By Luke Hallowell, Economic Vitality Specialist, Washington Main Street

Since 2018, the Washington State Main Street Program has been sending out a District Trends Survey to business and property owners as a method of checking the vitals of our Main Street Communities and to see how they are responding to their changing environments. We feel fortunate to have a pre-Covid baseline of our data, because it provides us a window into how Main Street organizations have responded and continue to respond before, during, and emerging from the pandemic.

1. In it together. We’ve seen some very interesting shifts in the data, especially with regards to the way Main Street districts see themselves. We saw a 20% growth in respondents who “Strongly Agreed” in seeing increased collaboration between businesses, property owners, and tenants. One downtown business owner shared the following: “I think that there has been a need to collaborate and work together to find creative solutions to drive further revenues during all the shutdowns. This was incredibly evident between some landlords and tenants but also very prevalent in merchant-to-merchant interaction­.” Another shared that, “Business owners are in this together!  We see the advantages of working together to achieve so much more for our community.”

2. Promotions matter. A less surprising shift was seeing that twice as many respondents strongly agreed that in-district promotions and events are good for their Main Street investments, as compared to levels prior to the pandemic. When asked why this shift occurred, businesses cited the need for people to feel a sense of freedom and people having a desire to support local and explore any new businesses that were created. Promotions were credited to “help give people an additional reason” to go out and reconnect with family and friends. Others cited that “people have been craving the special events” and that events are playing a large role in Main Street’s post-pandemic rebound.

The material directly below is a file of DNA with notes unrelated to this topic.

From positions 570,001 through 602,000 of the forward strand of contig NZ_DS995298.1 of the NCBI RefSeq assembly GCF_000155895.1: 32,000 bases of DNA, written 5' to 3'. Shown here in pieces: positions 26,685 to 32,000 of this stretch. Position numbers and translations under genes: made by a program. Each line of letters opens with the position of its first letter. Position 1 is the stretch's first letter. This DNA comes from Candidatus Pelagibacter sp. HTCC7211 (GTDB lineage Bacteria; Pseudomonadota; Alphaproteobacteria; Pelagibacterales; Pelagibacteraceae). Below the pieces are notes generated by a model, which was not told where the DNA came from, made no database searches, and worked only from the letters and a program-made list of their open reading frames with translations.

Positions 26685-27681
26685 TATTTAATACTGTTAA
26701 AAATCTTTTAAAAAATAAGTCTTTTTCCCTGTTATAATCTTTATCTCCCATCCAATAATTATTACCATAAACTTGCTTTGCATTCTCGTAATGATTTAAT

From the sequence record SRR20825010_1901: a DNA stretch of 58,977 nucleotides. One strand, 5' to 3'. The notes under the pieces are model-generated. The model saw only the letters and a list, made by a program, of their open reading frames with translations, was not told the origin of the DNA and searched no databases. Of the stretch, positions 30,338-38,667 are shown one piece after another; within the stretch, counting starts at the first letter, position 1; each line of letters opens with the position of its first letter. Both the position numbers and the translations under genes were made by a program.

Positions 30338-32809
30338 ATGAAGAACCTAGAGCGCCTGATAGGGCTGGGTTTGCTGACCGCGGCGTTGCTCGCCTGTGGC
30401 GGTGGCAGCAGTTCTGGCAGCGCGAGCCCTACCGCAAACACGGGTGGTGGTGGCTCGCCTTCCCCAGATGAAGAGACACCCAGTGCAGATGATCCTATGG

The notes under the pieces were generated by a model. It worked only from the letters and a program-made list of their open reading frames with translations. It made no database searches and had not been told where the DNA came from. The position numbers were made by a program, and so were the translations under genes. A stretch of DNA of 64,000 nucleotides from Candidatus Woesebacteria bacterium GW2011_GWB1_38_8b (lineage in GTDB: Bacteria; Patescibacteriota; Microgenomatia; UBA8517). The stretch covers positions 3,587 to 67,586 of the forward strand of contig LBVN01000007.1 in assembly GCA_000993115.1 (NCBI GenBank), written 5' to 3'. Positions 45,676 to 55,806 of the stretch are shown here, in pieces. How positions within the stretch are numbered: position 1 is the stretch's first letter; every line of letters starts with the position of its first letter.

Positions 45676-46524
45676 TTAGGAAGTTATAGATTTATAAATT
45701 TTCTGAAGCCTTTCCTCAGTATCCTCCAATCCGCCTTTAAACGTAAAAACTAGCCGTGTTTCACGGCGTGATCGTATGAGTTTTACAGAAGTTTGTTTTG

3. Steady goes it. Despite the incredibly volatile markets elsewhere, folks on Main Street showed a high level of confidence in the present and future value of their investment in downtown. Respondents cited the increase in people choosing to show up and support downtown, crediting the work of local Main Street organizations in promoting downtown and sharing the community pride and sense of place that can be found on Main Street. To quote one business owner: “People want to see their community flourish. People want to interact. Downtown districts are one of the best possible places for this to occur. Having an active downtown association who cares about our community and our merchants is key and because of the work that they do I have never had a worry about our investment into our downtown district.”

4. Friendly FTW. Lastly, since 2018, we saw a 15% growth in respondents indicating their local city and downtown districts are business-friendly. Respondents shared their experiences working with their local city government, and one described them as “amazingly business-friendly,” while another cited the friendly relationship between downtown businesses and credited the city for accommodating to support the growth of businesses in the downtown district.

As American entrepreneurs consider taking the plunge to launch new businesses post-pandemic, “location, location, location” continues to be the golden rule. With steady investments, built-in support systems, and a customer base already attached to and in the habit of heading downtown – Main Street districts are ripe for continued investment in the years ahead.

**Washington Main Street received responses from ≈1% of the business and property owners in designated Main Street Community districts. Washington Main Street uses this annual trends survey to inform our work and thanks survey respondents for their contributions.

Photo courtesy of Olympia Downtown Alliance.